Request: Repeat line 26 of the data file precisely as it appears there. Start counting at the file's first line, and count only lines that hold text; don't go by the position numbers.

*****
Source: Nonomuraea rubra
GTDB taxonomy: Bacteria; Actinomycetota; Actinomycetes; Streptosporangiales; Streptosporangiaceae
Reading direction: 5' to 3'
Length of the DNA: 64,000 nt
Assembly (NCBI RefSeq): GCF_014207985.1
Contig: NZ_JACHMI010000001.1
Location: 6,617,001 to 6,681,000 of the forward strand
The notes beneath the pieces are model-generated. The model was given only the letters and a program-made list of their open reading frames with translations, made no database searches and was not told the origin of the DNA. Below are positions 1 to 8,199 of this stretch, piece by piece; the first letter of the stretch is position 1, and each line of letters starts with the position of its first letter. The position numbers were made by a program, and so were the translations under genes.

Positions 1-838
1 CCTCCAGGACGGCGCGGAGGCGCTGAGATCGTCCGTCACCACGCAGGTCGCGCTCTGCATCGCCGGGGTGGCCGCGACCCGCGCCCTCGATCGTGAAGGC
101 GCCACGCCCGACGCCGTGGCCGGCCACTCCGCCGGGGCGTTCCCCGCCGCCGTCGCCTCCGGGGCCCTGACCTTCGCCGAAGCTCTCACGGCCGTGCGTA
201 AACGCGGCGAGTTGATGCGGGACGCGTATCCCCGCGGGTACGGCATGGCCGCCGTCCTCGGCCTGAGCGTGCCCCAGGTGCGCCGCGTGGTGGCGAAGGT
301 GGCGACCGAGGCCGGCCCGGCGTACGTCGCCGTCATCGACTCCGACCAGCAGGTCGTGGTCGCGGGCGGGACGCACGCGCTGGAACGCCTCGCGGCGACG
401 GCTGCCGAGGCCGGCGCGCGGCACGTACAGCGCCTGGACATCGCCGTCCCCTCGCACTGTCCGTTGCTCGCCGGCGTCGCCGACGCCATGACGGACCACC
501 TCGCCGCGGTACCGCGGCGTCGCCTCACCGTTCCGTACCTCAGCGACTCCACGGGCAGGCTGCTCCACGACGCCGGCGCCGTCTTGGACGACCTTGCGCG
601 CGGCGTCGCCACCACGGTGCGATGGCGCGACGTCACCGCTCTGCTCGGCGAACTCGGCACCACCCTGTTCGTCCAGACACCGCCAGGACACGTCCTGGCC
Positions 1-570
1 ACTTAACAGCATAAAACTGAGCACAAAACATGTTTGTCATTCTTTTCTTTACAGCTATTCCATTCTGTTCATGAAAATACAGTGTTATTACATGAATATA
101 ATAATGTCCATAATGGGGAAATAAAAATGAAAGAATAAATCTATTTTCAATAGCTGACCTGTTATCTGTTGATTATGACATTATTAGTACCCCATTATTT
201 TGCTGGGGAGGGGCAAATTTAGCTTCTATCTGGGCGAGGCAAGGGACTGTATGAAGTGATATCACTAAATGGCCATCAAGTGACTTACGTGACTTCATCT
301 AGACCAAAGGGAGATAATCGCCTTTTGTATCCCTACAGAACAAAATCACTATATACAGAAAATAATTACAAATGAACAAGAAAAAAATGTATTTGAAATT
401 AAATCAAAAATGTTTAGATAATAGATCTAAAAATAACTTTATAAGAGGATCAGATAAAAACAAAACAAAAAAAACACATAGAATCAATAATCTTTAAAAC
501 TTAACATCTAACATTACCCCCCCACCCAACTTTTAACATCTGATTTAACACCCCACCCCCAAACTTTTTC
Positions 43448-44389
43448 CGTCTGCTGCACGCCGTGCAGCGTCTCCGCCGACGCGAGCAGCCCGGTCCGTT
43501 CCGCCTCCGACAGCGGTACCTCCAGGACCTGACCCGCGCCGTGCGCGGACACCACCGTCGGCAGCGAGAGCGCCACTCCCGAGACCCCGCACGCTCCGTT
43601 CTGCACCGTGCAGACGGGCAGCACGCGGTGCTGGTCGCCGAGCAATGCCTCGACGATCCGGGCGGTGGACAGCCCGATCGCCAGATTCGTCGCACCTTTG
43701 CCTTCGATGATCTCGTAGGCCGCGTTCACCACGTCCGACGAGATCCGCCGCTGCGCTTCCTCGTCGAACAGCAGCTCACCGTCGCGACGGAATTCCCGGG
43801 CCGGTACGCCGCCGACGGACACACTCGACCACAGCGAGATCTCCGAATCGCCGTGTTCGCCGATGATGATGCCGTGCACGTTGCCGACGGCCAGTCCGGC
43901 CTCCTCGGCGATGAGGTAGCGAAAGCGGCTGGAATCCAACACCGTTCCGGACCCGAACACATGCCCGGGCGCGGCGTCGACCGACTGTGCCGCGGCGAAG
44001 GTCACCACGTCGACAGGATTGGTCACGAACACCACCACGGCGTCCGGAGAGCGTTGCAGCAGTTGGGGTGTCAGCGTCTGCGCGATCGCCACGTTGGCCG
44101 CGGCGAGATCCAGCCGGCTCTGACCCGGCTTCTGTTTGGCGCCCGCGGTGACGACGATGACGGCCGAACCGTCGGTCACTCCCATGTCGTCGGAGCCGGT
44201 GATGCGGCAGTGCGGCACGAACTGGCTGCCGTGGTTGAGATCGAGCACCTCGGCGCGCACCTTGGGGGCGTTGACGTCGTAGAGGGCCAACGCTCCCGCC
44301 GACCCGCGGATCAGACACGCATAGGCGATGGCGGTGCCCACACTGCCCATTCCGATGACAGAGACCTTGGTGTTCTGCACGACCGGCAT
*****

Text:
43501 CCGCCTCCGACAGCGGTACCTCCAGGACCTGACCCGCGCCGTGCGCGGACACCACCGTCGGCAGCGAGAGCGCCACTCCCGAGACCCCGCACGCTCCGTT